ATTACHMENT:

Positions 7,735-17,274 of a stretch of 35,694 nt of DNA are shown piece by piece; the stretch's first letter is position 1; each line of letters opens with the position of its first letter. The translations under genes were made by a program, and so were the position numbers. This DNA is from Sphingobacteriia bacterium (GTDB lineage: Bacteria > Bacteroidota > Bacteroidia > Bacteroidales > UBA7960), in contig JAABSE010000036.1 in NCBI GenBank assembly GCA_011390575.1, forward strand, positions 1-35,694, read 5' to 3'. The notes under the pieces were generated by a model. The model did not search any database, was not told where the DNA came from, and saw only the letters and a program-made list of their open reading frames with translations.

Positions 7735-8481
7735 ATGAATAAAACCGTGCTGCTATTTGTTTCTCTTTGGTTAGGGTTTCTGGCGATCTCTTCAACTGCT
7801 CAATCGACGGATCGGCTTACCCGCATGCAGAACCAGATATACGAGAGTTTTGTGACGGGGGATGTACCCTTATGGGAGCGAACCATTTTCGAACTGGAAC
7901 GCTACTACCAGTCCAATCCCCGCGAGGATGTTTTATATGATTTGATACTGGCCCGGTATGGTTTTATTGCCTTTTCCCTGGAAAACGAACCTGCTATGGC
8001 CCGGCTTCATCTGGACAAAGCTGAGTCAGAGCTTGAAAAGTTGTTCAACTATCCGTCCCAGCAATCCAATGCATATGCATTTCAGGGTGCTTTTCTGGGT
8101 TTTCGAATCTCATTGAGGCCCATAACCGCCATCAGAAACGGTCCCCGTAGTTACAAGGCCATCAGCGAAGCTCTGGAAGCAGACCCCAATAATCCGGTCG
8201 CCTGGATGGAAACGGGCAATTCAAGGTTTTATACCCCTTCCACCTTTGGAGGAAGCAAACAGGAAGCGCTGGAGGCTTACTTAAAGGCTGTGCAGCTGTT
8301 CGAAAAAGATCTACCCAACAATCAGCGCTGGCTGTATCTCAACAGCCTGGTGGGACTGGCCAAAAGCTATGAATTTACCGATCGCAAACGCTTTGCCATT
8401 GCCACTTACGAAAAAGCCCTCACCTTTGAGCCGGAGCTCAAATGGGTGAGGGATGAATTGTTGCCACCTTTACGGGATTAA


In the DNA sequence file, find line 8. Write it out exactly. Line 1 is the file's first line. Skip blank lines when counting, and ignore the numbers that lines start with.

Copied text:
8201 CCTGGATGGAAACGGGCAATTCAAGGTTTTATACCCCTTCCACCTTTGGAGGAAGCAAACAGGAAGCGCTGGAGGCTTACTTAAAGGCTGTGCAGCTGTT